[Date Prev][Date Next][Thread Prev][Thread Next][Date Index][Thread Index]

PRINT/READ inversion

Besides printing/reading code (and how many people use #.(MAKE-ARRAY ...)
to make random constants in their code? hopefully not too many), what other
applications were there for printing/reading strings? Many things (the
LispM patch file directories come to mind as a simple example) save strings
as a way of saving objects whose only property is printed representation.
Such things are safe to print with "...". I bet people don't do much saving
of strings that have hairy parts ... eg, who would ever want to save out 
ZWEI line objects to a file and read them back in? I'm curious if anyone has
ever had need in some real program for writing out strings which had hairy 
attributes and reading them back in... Without real cases to ponder over,
it's hard to be sure I'm thinking about the right issues.

Also, it occurred to me that the syntax "..." might be a good printed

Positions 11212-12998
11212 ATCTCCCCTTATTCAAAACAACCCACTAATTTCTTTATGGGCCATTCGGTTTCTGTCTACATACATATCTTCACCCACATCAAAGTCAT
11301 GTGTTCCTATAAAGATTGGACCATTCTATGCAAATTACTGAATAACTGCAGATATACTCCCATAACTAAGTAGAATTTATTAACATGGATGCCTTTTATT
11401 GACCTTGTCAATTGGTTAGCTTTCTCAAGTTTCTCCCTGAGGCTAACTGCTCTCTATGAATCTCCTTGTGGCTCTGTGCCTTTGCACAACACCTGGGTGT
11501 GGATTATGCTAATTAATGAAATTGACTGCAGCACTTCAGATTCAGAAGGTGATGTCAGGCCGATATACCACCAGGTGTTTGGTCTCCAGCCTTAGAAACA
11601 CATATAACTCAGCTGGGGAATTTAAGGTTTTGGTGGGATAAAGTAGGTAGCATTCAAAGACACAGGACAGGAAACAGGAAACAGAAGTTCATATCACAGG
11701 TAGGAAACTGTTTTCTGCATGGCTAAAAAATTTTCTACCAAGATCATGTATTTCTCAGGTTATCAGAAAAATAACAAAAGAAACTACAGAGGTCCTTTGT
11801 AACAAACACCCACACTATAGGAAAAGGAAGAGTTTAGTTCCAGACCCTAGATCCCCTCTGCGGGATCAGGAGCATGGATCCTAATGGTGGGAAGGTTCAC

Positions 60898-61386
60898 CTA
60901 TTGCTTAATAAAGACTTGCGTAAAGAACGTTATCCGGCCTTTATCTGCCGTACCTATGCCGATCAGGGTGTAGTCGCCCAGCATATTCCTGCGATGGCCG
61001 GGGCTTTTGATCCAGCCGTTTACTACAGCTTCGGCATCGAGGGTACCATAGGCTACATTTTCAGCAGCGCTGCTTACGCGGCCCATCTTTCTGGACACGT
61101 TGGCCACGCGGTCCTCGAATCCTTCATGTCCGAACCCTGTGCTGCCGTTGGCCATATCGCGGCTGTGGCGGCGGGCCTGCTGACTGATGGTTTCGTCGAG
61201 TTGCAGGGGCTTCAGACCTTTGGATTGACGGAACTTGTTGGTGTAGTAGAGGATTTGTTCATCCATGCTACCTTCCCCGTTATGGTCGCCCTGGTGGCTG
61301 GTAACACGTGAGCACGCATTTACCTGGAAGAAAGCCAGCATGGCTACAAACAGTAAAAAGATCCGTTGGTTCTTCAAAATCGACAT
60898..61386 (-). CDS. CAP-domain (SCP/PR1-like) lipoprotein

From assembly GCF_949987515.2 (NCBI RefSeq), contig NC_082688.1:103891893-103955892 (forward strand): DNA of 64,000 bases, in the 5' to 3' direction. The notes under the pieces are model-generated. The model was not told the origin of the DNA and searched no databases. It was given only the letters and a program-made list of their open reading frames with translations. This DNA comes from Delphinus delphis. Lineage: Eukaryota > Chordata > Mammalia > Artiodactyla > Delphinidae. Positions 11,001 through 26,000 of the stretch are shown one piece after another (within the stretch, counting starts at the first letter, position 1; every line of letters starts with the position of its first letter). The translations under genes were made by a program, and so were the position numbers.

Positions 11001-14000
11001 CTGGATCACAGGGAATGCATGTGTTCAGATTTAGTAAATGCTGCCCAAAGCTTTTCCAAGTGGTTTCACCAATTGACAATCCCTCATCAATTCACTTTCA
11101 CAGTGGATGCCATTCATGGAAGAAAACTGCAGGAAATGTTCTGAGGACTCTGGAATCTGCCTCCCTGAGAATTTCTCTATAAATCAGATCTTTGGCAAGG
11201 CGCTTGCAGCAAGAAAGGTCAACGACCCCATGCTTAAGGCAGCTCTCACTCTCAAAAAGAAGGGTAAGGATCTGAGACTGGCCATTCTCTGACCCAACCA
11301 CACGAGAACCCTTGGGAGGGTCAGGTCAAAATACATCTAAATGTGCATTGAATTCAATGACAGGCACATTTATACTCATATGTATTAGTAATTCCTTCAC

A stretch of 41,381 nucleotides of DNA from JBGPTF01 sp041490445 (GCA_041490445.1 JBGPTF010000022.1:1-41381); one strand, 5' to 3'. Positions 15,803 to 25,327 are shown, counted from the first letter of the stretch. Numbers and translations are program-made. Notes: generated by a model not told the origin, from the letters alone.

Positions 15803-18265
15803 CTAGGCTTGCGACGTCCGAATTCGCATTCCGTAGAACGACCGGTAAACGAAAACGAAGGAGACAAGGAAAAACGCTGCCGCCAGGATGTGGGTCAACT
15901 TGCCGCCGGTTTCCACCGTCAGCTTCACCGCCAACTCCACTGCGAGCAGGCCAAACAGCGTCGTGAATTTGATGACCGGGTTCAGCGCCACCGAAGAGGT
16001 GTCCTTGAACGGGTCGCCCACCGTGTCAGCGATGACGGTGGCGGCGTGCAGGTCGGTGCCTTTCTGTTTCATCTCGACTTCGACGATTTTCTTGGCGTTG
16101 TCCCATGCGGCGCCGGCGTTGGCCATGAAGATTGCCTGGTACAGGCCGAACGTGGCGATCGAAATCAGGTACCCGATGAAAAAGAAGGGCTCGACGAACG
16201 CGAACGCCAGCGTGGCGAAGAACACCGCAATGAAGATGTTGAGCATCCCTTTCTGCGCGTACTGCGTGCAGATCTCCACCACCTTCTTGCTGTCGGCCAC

syntax for `simple' strings and that #"..." might be a good syntax for 
strings whose printed representation didn't show the whole story and therefore
should be read errors on input (eg, like ZWEI's line objects). This would
leave people with the problem of coming up with another syntax for bit
strings so maybe it's a bad idea.


ps for those not familiar with ZWEI, the LispM's editor, it stores editor
   buffers essentially by doubly-linked chains of strings. The array leader
   of each line in the buffer contains a slot for a pointer to the line 
   object which is the previous line and another for the following line,
   so that by doing clever references to array leaders you can essentially
   cdr your way forward or backward through the buffer. The problems involved
   in writing a printer -- even one using #.(...) -- which could print out
   these objects in a truly READ-invertable form would be tremendous because
   of the odd kinds of circularities present; the structure is obviously 
   quite circular.